Forbes Fools Four Android Smartphones with 3D Printed Head Model, but Not Apple’s iPhone X
Recently, Thomas Brewster, who covers security and privacy for Forbes, detailed his experience in using a 3D printed head – modeled after his own – to try and break into several phones of the Apple and Android variety.
Forbes had Birmingham-based 3D printing and scanning company Backface create the head; the process began with 50 cameras combining to take a single shot of Brewster’s head that made up an entire 3D image. The image was loaded into editing software to fix any errors, and the life-size model was then 3D printed out of a British gypsum powder. After a few days, Brewster received the 3D printed model of his head, which cost just over £300 to make.
“You’re then the proud owner of an uncanny, almost-spectral version of your own visage,” Brewster wrote.
Brewster used his real face to register for facial recognition across five phones: the iPhone X, LG G7 ThinQ, Samsung S9, Samsung Note 8, and OnePlus 6. Then, he tested each one with the 3D printed head model to see if he could successfully circumnavigate the phones’ facial recognition. Spoiler alert: while each of the Android phones was tricked, the iPhone was “impenetrable.”
Brewster noted some differences between the various Android phones’ attempts at security – the G7 warns the user right off the bat that the facial recognition can be unlocked by seeing a similar face. But in the middle of the experiment, its facial recognition software updated and became more difficult to trick.
“It’s been long known that many implementations of facial recognition amongst Android phones have been less secure than Apple’s Face ID system. Some of those face recognition systems have been fooled with simple photographs,” the MacRumors staff wrote. “Apple’s Face ID, however, also includes IR depth mapping and attention awareness technology. The attention awareness alone may be enough to explain the inability for a static 3d printed head to unlock the iPhone X. That said, the iPhone X’s Face ID has been fooled in the past with more sophisticated printed 3d heads.”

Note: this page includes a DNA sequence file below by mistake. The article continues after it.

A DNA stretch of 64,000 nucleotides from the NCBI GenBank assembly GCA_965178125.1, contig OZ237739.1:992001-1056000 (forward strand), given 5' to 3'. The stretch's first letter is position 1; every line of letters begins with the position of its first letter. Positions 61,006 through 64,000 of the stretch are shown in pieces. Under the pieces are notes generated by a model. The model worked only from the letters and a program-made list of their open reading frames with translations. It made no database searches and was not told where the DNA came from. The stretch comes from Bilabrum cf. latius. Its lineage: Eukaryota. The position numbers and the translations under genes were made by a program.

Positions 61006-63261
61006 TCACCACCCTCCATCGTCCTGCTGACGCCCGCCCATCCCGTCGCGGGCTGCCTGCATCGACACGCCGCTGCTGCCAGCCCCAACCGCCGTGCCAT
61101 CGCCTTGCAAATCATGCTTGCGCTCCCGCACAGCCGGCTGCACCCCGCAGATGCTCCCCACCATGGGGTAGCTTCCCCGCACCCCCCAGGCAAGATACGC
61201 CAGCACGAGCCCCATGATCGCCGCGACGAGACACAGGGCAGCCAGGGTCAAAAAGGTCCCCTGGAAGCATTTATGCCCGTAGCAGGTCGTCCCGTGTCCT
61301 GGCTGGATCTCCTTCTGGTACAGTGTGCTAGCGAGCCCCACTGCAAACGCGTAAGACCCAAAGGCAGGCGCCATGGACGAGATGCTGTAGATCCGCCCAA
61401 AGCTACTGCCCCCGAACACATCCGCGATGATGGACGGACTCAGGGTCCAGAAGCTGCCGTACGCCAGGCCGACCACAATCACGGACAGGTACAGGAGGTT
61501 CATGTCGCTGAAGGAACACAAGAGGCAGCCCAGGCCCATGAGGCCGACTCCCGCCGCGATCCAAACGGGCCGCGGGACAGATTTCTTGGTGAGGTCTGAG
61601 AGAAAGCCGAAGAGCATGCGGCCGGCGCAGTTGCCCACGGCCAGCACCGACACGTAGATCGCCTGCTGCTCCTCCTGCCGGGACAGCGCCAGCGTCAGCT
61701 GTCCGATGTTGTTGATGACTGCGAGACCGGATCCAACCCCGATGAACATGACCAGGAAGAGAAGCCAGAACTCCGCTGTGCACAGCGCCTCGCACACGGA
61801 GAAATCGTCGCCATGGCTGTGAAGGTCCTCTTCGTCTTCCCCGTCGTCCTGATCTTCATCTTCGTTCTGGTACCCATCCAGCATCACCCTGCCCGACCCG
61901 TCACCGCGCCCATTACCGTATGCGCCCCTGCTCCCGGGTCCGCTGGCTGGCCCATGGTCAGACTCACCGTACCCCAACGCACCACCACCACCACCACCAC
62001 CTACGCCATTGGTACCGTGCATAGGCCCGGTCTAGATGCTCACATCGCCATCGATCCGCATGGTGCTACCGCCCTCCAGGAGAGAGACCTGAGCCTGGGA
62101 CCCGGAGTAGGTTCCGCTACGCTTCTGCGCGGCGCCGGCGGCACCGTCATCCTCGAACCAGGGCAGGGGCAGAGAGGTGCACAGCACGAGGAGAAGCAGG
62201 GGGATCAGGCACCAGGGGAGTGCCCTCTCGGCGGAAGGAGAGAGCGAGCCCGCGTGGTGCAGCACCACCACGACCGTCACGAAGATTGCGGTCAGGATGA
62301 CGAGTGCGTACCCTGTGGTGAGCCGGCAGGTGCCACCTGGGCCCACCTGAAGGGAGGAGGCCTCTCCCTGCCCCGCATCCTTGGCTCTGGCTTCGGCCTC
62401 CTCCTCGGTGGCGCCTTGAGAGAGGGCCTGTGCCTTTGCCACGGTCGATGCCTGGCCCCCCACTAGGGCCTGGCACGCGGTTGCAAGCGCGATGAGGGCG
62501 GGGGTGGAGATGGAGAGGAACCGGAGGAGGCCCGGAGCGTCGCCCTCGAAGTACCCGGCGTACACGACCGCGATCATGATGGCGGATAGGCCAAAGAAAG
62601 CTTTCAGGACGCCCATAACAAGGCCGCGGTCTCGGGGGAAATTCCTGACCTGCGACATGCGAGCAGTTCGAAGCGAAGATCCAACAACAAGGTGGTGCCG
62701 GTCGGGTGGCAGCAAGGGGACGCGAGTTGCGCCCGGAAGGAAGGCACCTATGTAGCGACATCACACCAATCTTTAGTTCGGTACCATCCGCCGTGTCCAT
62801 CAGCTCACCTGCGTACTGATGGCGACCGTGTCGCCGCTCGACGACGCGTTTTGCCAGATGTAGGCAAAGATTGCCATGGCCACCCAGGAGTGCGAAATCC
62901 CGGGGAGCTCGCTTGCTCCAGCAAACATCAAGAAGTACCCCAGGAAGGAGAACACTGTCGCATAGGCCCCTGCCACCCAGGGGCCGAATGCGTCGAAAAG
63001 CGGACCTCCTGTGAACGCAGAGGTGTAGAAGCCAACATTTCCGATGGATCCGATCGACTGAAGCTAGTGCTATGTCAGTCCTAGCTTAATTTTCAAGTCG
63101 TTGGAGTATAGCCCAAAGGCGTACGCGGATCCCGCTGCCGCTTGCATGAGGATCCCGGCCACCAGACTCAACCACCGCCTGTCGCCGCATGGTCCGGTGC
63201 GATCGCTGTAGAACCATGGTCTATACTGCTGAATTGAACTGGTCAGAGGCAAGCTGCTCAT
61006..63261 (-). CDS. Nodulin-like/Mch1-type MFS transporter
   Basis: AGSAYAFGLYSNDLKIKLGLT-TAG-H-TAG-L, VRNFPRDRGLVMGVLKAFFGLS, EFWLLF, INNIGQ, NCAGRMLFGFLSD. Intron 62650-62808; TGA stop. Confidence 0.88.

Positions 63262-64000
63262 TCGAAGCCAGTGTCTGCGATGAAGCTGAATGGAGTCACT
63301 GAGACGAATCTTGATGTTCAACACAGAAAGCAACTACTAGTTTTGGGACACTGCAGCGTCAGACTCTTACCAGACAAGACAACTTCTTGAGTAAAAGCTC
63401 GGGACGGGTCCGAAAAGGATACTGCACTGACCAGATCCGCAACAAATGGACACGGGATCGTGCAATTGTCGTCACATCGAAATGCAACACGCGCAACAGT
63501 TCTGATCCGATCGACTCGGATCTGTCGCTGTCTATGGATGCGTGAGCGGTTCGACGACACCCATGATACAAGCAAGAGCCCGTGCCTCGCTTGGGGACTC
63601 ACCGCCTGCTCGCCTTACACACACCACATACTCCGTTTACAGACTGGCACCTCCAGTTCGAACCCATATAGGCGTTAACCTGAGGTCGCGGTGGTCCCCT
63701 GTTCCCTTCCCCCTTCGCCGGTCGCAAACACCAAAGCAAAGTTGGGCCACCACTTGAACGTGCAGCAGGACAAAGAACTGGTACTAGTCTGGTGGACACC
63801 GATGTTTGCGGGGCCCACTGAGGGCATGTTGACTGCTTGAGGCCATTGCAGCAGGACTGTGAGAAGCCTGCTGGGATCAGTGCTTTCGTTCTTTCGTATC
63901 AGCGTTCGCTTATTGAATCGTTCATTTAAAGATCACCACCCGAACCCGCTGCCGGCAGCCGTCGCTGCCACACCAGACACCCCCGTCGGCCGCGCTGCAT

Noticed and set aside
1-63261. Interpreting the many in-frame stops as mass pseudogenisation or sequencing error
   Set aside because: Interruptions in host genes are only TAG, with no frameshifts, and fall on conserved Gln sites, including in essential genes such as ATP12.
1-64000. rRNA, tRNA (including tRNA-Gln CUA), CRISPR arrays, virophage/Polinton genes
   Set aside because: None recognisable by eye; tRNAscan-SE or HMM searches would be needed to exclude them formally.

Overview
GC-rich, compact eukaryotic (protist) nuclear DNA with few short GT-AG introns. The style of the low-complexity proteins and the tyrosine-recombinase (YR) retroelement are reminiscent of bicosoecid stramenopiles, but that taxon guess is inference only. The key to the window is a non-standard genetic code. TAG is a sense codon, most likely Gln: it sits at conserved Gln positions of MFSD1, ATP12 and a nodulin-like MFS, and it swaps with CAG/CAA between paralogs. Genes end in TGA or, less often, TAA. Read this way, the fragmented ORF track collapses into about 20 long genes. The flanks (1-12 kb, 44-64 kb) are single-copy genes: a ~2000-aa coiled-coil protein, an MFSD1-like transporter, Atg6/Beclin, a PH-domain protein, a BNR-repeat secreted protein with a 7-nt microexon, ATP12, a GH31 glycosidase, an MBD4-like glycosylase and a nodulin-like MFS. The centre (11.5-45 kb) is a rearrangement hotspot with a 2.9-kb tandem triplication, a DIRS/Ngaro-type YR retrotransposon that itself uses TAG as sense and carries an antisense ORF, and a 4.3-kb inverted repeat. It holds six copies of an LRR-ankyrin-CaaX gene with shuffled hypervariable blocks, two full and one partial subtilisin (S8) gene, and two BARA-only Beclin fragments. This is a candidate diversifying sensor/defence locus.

“The facial recognition function can be improved on the device through a second recognition step and advanced recognition which LG advises through setup,” an LG spokesperson told Forbes. “LG constantly seeks to make improvements to its handsets on a regular basis through updates for device stability and security.”
The S9 also warned users that facial recognition alone was not that secure when used without a password or PIN.
“Oddly, though, on setting up the device the first presented option for unlocking was facial and iris recognition,” Brewster explained. “Whilst iris recognition wasn’t duped by the fake head’s misted-over eyes, facial recognition was tricked, albeit with a need to try a few different angles and lighting first.”
The Note 8 had an option for “faster recognition,” which even the manufacturer admitted was not as secure; however, the 3D printed head was able to unlock the phone on both settings, though the slower one did require more effort in terms of angles and lighting. As the least secure device Brewster tested, the OnePlus 6 did not include a warning or a slower, more secure recognition option and, “despite some sci-fi style face scanning graphics” the phone performed, it immediately opened for the 3D printed head.
“We designed Face Unlock around convenience, and while we took corresponding measures to optimize its security we always recommended you use a password/PIN/fingerprint for security,” a OnePlus spokesperson told Forbes. “For this reason, Face Unlock is not enabled for any secure apps such as banking or payments. We’re constantly working to improve all of our technology, including Face Unlock.”
“Apple’s investment in its tech – which saw the company work with a Hollywood studio to create realistic masks to test Face ID – has clearly paid off,” Brewster wrote.
In addition, Brewster noted that Microsoft’s new Windows Hello Facial recognition was also not tricked by the 3D printed model of his head.
According to Matt Lewis, the research director at cybersecurity contractor NCC Group, a strong alphanumeric password is a far safer option when securing your device than relying on facial recognition alone.
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